Just a quick note to say that IGERT cohort 3 has safely arrived in Greenland! We got here yesterday evening, and are about to begin our adventures today. Here’s a quick recap of our trip north:
We arose around 4:00AM yesterday morning in order to catch a 5:00AM shuttle from our hotel to the New York Air National Guard base in Scotia. After waiting around at the base for a few hours, we finally boarded the LC-130 plane around 8:30AM.
Boarding the LC-130. Note the cool colored logo: a dragon at the north pole!
The LC-130s to Greenland are not known for their comfort, and this flight was no exception. The aircraft is very loud, and all passengers have to wear ear protection for the entire flight. It’s also cold, so most opt to wear down jackets and boots. Lastly, and most importantly, it’s quite cozy! The tail of the plane is filled with cargo, and passengers sit on webbing seats in the front. Alas, the flight lasts about six hours.
Cozy accomodations on the flight to Kangerlussuaq.
The best part of the flight was, of course, stopping in Goose Bay, Labrador. Most flights from Scotia to Kangerlussuaq have to stop to refuel, and we were lucky enough to be on one of these flights. What could make refueling so exciting?? The ice cream, of course! We were happily greeted in Goose Bay by assorted ice cream sandwiches and coffee, and all enjoyed the refueling stop immensely.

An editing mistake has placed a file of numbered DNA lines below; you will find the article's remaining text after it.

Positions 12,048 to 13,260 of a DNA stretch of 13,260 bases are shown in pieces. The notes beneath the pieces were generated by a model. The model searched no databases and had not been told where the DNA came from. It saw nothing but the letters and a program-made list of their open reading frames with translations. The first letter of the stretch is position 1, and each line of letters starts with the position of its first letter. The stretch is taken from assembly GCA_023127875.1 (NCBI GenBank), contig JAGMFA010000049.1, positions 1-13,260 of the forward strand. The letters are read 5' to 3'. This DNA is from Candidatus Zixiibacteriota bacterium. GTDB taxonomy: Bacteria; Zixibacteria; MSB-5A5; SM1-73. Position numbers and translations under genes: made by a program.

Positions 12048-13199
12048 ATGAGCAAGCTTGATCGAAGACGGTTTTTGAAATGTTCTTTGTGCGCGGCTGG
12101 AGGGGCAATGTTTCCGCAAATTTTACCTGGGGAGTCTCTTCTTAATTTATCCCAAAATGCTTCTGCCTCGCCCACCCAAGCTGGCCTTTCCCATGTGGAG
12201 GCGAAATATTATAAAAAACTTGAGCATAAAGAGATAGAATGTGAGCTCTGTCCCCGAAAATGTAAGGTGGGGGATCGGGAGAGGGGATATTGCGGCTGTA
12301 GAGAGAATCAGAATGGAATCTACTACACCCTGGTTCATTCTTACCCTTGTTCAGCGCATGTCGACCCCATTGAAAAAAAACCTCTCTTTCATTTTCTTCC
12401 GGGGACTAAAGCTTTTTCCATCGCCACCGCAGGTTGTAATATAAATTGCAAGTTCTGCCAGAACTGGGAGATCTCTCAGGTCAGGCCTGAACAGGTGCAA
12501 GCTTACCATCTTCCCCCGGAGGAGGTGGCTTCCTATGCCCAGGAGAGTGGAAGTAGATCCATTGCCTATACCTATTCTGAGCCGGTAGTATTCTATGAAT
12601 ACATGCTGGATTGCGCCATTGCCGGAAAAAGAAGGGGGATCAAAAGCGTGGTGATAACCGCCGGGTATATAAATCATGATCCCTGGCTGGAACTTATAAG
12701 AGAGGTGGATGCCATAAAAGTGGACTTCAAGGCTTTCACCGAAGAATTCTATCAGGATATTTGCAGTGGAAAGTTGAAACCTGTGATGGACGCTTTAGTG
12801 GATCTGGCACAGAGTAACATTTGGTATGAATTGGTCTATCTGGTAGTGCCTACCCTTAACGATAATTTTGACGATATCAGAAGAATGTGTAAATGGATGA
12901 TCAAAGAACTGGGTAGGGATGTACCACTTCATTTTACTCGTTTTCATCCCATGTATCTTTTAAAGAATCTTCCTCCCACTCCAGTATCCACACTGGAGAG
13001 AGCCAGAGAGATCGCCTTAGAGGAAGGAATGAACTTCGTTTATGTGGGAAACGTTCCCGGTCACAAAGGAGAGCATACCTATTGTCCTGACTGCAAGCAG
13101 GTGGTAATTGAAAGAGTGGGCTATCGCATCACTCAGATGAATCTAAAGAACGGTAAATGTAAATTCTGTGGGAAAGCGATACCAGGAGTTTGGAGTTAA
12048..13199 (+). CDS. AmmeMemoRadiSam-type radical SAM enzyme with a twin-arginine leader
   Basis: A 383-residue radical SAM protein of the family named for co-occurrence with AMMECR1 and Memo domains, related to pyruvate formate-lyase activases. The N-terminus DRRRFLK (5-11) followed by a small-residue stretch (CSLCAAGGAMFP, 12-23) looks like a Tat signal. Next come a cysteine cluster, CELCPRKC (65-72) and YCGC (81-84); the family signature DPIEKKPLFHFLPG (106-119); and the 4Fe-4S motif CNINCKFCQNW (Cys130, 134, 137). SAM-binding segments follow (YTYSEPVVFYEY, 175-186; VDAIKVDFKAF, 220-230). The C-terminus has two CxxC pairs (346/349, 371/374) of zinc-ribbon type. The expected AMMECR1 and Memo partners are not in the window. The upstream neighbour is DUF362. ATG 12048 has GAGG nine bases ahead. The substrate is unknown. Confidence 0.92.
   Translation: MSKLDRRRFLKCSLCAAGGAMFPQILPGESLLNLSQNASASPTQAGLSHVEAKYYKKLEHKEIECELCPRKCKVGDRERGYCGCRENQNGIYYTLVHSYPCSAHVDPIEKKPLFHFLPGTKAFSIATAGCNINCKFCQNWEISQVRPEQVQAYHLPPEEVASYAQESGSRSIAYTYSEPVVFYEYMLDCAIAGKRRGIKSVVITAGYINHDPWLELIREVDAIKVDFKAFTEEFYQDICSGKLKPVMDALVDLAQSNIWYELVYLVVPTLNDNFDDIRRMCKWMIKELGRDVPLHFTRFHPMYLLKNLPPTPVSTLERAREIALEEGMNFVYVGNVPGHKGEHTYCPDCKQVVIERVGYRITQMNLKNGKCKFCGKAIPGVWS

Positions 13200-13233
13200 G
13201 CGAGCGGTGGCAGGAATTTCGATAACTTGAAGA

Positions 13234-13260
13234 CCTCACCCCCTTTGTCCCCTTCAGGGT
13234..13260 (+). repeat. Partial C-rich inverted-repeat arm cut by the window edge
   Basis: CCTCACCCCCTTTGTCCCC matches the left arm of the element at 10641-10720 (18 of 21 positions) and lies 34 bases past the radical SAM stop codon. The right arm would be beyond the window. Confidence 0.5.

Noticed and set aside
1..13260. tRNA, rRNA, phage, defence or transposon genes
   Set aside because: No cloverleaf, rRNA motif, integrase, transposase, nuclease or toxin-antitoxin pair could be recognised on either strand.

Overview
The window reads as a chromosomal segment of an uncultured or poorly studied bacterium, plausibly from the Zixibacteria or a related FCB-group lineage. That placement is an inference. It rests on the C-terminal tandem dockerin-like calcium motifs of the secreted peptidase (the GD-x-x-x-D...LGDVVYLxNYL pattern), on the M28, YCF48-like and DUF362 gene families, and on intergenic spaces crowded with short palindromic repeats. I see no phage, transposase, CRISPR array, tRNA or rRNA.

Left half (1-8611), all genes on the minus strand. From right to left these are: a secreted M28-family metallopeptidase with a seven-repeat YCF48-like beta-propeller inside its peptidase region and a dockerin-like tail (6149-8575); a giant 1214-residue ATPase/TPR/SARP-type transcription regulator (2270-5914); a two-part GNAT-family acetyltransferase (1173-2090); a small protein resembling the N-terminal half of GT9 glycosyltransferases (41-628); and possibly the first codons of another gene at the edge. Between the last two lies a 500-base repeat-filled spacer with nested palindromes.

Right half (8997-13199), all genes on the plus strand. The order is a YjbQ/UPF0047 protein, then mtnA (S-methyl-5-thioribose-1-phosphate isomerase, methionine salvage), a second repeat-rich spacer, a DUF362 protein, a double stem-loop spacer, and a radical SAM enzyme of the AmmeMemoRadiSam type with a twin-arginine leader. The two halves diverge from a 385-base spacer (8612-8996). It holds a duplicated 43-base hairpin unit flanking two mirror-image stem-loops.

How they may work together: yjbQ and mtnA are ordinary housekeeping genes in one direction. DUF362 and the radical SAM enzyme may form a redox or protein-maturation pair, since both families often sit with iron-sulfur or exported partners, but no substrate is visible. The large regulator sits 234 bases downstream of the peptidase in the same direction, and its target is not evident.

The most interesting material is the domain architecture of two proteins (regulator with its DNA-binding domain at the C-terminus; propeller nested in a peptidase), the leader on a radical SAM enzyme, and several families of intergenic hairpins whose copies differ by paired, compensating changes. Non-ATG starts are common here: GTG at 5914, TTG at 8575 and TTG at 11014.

The sky was mostly overcast while we flew over Canada and over water, but cleared up as soon as we got to Greenland’s coast, and we were treated to spectacular views as we flew inland to Kangerlussuaq. Most of the scientists on the flight huddled around the two windows in the tail, pointing and yelling over the roar of the engines.
Beautiful views of the landscape west of Kangerlussuaq. Note the awesome glacial geology features!! I almost wept with joy when I saw the partially eroded looping end moraine at the terminus of the glacier on the right side of this photo.
Upon arrival in Kangerlussuaq we were greeted with hot dinner, hot showers, and numerous other scientists from around the world. All in all, a great trip northward!